Israel failing to make progress in cutting child accidents

A report comparing deaths from accidents in Israel to those in other OECD countries reveals that Israel has not succeeded in improving its situation over the years.

November 21, 2017 00:26
3 minute read.

A Hassidic man with his child walking in Jerusalem. (photo credit: MARC ISRAEL SELLEM)


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 A report comparing deaths from accidents in Israel to those in other OECD countries reveals that Israel has not succeeded in improving its situation over the years.

Even though Israel is very child-oriented, it ranks only 22nd among the OECD countries in child mortality rate out of the 53 member nations, with no significant change in ranking over the years.

This is the sixth time that Beterem, the Israel Center for Child Safety and Health, has reported on accidents among children, but the first comparing Israeli levels with its OECD counterparts. The report is based on data processed from various sources including Beterem’s own database, the Central Bureau of Statistics, the Health Ministry’s hospitalization database, information on emergency room visits and comparative international data.

The mortality rate from unintentional injury in Israel is slightly higher than the median mortality rate in all OECD countries and significantly higher than the mortality rate in the five countries with the lowest rates.

Countries with a very sharp drop in mortality rates over the years are Estonia, South Korea, Portugal, Latvia and Luxembourg.

If there had been a similar decline in Israel, the mortality rates would have been about half the actual figure, according to Beterem.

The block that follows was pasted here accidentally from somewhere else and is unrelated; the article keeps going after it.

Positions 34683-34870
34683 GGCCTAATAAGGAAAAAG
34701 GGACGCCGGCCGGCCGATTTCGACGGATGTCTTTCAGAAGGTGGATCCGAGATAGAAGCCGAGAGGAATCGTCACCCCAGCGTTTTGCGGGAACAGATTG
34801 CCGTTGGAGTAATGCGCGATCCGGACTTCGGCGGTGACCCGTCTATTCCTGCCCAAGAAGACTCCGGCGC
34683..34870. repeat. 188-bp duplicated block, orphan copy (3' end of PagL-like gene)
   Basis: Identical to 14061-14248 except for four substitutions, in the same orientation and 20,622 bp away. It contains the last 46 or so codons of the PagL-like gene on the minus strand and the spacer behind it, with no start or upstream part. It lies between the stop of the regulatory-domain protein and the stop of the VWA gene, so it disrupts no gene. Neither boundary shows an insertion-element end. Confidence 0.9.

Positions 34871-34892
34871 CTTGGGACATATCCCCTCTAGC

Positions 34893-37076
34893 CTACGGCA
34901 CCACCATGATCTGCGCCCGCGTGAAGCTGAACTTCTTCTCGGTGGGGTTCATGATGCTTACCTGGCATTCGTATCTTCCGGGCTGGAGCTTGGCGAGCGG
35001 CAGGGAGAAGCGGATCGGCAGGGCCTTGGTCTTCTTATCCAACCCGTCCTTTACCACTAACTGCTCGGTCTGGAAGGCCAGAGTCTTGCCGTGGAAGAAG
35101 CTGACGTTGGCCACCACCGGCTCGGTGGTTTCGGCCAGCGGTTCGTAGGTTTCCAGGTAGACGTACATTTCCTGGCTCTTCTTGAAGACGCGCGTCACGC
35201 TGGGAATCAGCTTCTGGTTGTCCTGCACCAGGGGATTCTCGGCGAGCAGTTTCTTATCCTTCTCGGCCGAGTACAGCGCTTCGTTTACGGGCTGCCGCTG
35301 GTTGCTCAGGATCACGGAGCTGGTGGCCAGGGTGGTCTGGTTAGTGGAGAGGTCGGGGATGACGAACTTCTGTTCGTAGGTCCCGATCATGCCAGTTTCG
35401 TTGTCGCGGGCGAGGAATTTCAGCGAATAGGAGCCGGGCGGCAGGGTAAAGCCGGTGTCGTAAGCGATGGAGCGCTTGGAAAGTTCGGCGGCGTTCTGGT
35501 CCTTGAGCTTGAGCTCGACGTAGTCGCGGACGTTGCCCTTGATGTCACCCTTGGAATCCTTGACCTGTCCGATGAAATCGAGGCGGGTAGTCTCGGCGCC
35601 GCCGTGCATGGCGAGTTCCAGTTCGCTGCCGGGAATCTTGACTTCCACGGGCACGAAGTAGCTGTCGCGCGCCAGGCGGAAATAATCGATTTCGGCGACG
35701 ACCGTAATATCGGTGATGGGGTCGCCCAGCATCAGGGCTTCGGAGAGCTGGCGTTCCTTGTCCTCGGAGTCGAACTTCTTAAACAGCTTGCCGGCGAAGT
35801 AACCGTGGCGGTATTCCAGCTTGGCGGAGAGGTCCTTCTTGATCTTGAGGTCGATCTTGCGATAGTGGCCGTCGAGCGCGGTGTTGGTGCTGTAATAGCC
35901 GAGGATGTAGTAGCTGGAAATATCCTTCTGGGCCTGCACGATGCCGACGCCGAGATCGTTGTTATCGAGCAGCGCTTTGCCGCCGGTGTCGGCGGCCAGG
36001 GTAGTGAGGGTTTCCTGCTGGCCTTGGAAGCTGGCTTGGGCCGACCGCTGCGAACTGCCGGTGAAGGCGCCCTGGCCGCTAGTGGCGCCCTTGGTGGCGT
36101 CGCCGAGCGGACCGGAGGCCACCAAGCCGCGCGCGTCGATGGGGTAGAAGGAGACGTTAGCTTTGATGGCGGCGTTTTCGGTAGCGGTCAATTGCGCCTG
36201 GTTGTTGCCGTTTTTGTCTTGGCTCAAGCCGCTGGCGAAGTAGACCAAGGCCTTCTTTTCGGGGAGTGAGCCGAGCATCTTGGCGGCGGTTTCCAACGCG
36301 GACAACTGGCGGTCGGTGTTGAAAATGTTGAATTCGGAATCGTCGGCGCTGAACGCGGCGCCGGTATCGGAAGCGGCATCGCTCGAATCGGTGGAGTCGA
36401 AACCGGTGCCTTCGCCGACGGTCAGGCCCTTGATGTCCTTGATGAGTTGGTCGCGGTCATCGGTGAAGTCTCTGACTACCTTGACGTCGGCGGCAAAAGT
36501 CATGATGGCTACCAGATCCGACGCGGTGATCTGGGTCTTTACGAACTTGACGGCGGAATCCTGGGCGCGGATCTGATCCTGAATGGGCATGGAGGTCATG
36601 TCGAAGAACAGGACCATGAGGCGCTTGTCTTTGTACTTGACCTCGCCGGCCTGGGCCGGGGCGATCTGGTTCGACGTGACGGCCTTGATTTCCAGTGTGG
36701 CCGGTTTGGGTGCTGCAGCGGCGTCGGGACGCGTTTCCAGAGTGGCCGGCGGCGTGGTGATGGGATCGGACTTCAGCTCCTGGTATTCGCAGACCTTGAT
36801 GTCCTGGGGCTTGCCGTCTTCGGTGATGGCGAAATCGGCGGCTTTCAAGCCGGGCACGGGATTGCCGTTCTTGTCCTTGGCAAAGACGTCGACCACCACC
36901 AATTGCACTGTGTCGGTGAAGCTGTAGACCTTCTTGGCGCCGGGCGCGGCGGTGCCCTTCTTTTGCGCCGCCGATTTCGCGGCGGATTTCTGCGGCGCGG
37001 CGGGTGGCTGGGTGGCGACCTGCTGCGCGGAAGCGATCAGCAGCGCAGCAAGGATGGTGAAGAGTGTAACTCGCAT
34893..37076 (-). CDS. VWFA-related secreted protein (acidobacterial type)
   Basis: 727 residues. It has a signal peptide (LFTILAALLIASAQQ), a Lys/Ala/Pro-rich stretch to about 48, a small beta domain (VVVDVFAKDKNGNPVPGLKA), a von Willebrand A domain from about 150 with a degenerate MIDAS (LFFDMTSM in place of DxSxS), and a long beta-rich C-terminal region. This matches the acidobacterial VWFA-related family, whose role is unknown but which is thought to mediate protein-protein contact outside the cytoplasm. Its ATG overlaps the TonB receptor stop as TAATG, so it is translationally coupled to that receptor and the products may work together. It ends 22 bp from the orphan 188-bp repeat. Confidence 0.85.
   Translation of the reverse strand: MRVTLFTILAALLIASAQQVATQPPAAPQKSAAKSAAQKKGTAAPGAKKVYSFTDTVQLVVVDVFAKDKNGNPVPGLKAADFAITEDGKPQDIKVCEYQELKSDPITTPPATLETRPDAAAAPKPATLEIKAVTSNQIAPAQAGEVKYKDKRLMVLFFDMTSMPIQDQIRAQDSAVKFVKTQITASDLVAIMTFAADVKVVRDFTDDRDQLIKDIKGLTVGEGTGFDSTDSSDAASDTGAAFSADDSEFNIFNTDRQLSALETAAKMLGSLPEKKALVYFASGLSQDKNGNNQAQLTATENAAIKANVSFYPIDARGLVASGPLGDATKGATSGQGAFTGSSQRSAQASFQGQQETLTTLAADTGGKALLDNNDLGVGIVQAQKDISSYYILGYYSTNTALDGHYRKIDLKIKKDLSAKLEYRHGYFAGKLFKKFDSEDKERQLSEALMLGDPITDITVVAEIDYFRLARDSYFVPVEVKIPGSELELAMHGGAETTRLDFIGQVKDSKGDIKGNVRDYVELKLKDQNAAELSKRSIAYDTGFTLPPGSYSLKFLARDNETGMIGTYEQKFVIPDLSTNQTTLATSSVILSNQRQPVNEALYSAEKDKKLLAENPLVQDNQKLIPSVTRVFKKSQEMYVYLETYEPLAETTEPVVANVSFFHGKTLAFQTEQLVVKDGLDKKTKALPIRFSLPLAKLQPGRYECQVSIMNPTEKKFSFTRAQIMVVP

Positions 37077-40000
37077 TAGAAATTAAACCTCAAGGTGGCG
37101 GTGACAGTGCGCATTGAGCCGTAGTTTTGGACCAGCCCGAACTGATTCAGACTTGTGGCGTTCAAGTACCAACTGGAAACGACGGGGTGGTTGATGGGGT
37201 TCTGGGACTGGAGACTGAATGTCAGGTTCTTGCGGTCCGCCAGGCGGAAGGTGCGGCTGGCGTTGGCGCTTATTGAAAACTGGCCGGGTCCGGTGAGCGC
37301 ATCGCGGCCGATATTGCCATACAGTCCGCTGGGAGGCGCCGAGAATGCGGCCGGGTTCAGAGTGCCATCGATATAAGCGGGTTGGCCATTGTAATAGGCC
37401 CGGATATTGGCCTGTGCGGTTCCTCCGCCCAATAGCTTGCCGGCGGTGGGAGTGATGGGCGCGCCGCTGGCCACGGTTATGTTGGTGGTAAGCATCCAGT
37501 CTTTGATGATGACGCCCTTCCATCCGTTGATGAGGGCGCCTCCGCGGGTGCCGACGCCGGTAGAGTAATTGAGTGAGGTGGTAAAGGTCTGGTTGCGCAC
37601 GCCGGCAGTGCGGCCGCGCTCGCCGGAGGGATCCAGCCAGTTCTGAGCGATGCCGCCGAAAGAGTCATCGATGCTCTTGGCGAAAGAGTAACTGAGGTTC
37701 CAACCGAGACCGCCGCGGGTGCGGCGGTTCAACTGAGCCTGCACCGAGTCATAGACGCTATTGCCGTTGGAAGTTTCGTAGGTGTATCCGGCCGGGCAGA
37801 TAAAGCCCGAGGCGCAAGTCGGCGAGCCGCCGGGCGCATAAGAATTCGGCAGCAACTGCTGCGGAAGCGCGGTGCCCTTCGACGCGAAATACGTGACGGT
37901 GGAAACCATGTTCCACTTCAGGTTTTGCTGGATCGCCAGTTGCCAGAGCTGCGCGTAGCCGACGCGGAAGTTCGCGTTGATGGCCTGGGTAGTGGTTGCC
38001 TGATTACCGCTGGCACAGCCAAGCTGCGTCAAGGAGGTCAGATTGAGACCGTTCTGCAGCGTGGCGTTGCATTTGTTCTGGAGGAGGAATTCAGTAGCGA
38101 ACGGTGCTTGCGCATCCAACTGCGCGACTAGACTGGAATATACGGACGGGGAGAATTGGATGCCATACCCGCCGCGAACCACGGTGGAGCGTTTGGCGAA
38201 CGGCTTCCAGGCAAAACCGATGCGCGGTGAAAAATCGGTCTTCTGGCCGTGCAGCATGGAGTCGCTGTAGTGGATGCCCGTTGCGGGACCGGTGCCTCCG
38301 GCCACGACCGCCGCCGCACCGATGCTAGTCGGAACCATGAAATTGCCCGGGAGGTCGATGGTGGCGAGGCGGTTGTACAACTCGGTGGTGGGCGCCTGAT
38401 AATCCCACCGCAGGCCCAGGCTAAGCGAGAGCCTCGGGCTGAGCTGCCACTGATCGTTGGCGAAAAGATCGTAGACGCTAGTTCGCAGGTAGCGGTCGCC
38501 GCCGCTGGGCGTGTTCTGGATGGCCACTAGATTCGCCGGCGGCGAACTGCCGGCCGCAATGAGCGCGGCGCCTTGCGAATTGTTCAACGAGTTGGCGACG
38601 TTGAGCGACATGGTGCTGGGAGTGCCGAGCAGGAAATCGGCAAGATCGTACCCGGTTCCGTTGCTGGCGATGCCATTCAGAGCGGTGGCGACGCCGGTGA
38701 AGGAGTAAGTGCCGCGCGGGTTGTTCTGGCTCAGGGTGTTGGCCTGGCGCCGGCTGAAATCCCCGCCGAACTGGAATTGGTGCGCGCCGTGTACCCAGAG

The decline in the accidental mortality rate in Israel is similar to the median decline in the OECD countries. The drop for infants stands at about 55%, similar both in terms of the rate of decline overall and in different periods.

Toddlers up to age four and teens aged 15 to 17 are most commonly involved in preventable accidents at home, then in the neighborhood, on the roads and least of all in public places. There was only a moderate decline in recent years for children under the age of four (28%), compared with a significant decline among those between the ages of 15 and 17 (64%).

Toddlers and infants are more affected at home while children and youth are more at risk on the roads and in other public places. Boys are hurt much more often than girls in all measures of injury – mortality, hospitalization and emergency rooms.

This gender gap increases as the severity of injury increases and as they grow up.

Beduin children and ultra-Orthodox (Haredi) children coming from large families have a particularly high risk for injury.

The risk of Bedouin children dying from injuries is almost twice as high as among all children in Arab localities.

Children from Bedouin localities are more affected in the home and near the home, while other Arab children are more likely injured in road accidents.

Deaths from accidents among Arab children are highest in the southern district. Efforts to reduce children’s deaths have been significantly more successful in the Jewish sector than the Arab sector.

Haredi children are more likely to die in accidents than other Jewish children. The risk of death among those up to four years of age and between 15 and 17 is twice that of other Jewish youngsters.

Road accidents are the main cause of infant deaths, while falls, injuries, and lacerations are the most common causes of injury resulting in ER visits and hospitalization. The most frequent cause of death for children, especially among Arabs, is their being run over by cars whose drivers go into reverse.

As reported previously in The Jerusalem Post, this is because they don’t have anywhere else to play except in places where cars park. Other common causes include: choking, burning, smoke inhalation from fires, drowning and falling.

The decrease in child mortality from accidents is 1.5 times greater than it is from illness.

While the decline in death rate from unintentional injury is significantly higher among Jewish children than among Arab children, the decline from disease is similar in both populations.

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